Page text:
BILL & TED FACE THE MUSIC
After many years of being stuck in development, Keanu Reeves and Alex Winter finally delivered their much talked-about third installment in the Bill & Ted franchise. Bill & Ted Face The Music was released in theaters and on VOD simultaneously but, due to the COVID pandemic, it did not make a big splash at the box-office, though it received some praise critically.
The first two Bill & Ted movies were fun, tongue-in-cheek stoner comedies on a comically huge scale and they definitely made their mark back in the day, even spawning an animated series. One can still understand the nervousness of a studio being tasked with producing a sequel, though, as the films, especially Bill & Ted's Bogus Journey, were mild successes financially and mostly live today in the nostalgia of those who grew up with them. A new film, as opposed to a full-on remake, would be one for the fans, a pet project for the two leads.
Bill & Ted Face The Music checks in with Bill (Alex Winter) and Ted (Keanu Reeves) in middle age as they continue their struggle to write the song that will unite the world. A lot has changed since we last met them: they each have a daughter, Rufus (played by George Carlin in the originals) is gone, their band Wyld Stallyns broke up and their wives are getting tired of their desperate quest which, they feel, has kicked their marriages to the number 2 spot. When Rufus' daughter Kelly (Kristen Schaal) comes to meet Bill and Ted from the future, their lives once again take a most, well, bogus detour.
Bill and Ted are promptly informed that the fabric of reality itself is about to break completely unless they can unite the world within a short amount of time. As historical figures are randomly beamed into present day and vice versa, with landmarks disappearing and reappearing all over the place, it becomes up to Bill and Ted to hop into their trusty telephone booth and fast forward to the future where they hope they can steal the world-saving song from themselves. This proves to be a challenge since their future selves aren't exactly what they expected.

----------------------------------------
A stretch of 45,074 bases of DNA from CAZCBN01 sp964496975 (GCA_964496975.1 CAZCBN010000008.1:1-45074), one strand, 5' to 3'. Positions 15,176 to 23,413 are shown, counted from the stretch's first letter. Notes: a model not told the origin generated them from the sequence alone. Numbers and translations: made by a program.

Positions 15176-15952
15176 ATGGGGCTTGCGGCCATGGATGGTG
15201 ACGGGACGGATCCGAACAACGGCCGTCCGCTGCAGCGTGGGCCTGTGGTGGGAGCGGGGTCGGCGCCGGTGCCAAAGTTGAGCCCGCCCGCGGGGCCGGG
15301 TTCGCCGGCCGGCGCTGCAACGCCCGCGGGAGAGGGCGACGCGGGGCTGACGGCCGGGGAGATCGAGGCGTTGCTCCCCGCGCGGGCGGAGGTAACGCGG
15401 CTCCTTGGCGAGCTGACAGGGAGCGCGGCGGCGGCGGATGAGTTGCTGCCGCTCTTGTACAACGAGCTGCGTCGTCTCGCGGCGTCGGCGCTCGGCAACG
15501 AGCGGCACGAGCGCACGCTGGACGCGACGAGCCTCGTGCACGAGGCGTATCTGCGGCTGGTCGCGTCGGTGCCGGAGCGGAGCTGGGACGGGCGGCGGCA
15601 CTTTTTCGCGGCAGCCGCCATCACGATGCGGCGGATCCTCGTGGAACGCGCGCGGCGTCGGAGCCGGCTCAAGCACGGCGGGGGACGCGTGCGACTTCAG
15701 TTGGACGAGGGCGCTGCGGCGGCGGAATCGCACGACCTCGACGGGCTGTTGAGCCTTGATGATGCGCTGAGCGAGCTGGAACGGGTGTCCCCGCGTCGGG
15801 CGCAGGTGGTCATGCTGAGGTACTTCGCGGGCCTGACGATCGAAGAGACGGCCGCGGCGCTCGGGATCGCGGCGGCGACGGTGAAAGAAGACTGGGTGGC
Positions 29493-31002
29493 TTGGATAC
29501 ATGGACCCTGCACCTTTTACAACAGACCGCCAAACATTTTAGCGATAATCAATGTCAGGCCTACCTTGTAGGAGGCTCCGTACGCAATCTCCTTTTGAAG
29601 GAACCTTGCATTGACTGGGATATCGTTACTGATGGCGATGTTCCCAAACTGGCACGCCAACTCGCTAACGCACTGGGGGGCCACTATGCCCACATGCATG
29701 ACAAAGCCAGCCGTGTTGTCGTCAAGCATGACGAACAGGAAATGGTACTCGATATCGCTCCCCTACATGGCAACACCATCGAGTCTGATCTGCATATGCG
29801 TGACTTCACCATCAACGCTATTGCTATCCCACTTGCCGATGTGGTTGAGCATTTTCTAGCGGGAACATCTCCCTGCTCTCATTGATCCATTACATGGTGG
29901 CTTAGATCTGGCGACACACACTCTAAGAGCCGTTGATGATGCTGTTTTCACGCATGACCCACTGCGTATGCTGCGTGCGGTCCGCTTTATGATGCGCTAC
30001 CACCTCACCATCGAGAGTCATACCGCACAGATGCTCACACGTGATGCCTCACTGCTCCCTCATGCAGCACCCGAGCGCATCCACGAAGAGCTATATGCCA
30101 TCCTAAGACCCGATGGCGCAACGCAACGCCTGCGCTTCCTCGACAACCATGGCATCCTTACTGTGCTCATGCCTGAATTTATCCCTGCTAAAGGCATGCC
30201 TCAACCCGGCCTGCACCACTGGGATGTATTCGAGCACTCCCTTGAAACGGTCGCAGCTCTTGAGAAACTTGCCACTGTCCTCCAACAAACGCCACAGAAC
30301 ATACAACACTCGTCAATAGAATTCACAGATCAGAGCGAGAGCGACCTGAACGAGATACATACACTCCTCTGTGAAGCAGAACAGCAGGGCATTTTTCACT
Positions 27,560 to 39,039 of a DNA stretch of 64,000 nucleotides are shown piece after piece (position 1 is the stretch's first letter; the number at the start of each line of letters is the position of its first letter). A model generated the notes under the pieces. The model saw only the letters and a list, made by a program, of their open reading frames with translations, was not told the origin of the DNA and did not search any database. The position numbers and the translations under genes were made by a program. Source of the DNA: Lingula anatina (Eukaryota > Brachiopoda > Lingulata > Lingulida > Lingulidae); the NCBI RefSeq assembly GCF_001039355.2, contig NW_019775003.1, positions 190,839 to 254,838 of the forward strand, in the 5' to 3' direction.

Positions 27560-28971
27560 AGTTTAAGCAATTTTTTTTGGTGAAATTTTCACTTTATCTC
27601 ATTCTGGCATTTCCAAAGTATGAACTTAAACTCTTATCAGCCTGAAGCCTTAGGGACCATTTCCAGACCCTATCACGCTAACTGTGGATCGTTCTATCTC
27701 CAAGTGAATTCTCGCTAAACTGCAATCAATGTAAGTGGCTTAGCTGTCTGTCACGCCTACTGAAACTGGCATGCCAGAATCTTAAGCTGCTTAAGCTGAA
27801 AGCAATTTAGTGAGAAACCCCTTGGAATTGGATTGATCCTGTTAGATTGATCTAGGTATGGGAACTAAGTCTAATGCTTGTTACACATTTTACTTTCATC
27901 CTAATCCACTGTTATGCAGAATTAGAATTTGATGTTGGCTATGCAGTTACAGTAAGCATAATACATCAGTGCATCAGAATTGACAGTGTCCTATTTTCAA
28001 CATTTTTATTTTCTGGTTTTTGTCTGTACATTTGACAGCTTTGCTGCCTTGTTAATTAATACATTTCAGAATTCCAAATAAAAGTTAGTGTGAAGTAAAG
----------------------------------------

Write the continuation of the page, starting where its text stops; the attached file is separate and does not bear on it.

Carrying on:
Meanwhile, their daughters (played by Samara Weaving and Brigette Lundy-Paine) also go on a journey through time trying to bring some of the best musicians back to help perform the song including Jimi Hendrix, Mozart and Louis Armstrong. Along the way, we touch base with Death (William Sadler) in Hell who is reluctant to help due to his unceremonious exit from the Wyld Stallyns years prior and meet a robot created by The Great Leader (Holland Taylor) in the future who is tasked with destroying our heroes.
The film does a surprisingly good job of taking what made both films before it so enjoyable, putting it into this movie and making it work with the new story. The obvious retconning of Bogus Journey's ending, however, may infuriate some. Face The Music does have its share of issues, the kind that most reboots or late sequels often suffer from: the split focus between the main characters and a new generation, beloved characters not present, references agogo, celebrity cameos, a familiar story.
Granted, this sequel does have all that to deal with but, considering, this is a movie with a lot of charm and, clearly, a lot of love for the franchise. William Sadler is as brilliant as ever as Death, once again effortlessly stealing the show, while Keanu Reeves and Alex Winter have a ball reprising their classic characters, wearing all kinds of ludicrous costumes and heavy make-up. The plot may just be a mix of Bill & Ted's Excellent Adventure and Bogus Journey ramped up to 11 but it all blends together a lot better than you'd expect and it certainly has the right spirit.
Much like Pee-wee's Big Holiday, which was released many years after the franchise's last movie, Face The Music overcomes its "sequel-itis" by being every bit as fun and goofy as the films before it thanks to a funny script, an engaging story and a motivated, lovable cast you are excited to see together again.